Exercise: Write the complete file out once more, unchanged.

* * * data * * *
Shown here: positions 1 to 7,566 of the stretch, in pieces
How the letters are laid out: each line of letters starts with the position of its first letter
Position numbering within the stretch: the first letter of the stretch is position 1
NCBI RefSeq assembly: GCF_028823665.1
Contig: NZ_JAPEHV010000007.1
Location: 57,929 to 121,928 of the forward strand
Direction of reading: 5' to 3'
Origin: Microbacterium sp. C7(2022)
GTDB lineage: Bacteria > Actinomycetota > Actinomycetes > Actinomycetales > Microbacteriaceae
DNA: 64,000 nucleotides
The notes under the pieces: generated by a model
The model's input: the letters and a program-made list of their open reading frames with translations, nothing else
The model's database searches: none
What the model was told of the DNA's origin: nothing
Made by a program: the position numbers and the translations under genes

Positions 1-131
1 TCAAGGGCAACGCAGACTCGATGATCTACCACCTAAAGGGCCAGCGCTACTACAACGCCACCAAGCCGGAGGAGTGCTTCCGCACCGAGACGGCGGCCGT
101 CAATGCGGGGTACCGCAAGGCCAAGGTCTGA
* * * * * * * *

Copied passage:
Shown here: positions 1 to 7,566 of the stretch, in pieces
How the letters are laid out: each line of letters starts with the position of its first letter
Position numbering within the stretch: the first letter of the stretch is position 1
NCBI RefSeq assembly: GCF_028823665.1
Contig: NZ_JAPEHV010000007.1
Location: 57,929 to 121,928 of the forward strand
Direction of reading: 5' to 3'
Origin: Microbacterium sp. C7(2022)
GTDB lineage: Bacteria > Actinomycetota > Actinomycetes > Actinomycetales > Microbacteriaceae
DNA: 64,000 nucleotides
The notes under the pieces: generated by a model
The model's input: the letters and a program-made list of their open reading frames with translations, nothing else
The model's database searches: none
What the model was told of the DNA's origin: nothing
Made by a program: the position numbers and the translations under genes

Positions 1-131
1 TCAAGGGCAACGCAGACTCGATGATCTACCACCTAAAGGGCCAGCGCTACTACAACGCCACCAAGCCGGAGGAGTGCTTCCGCACCGAGACGGCGGCCGT
101 CAATGCGGGGTACCGCAAGGCCAAGGTCTGA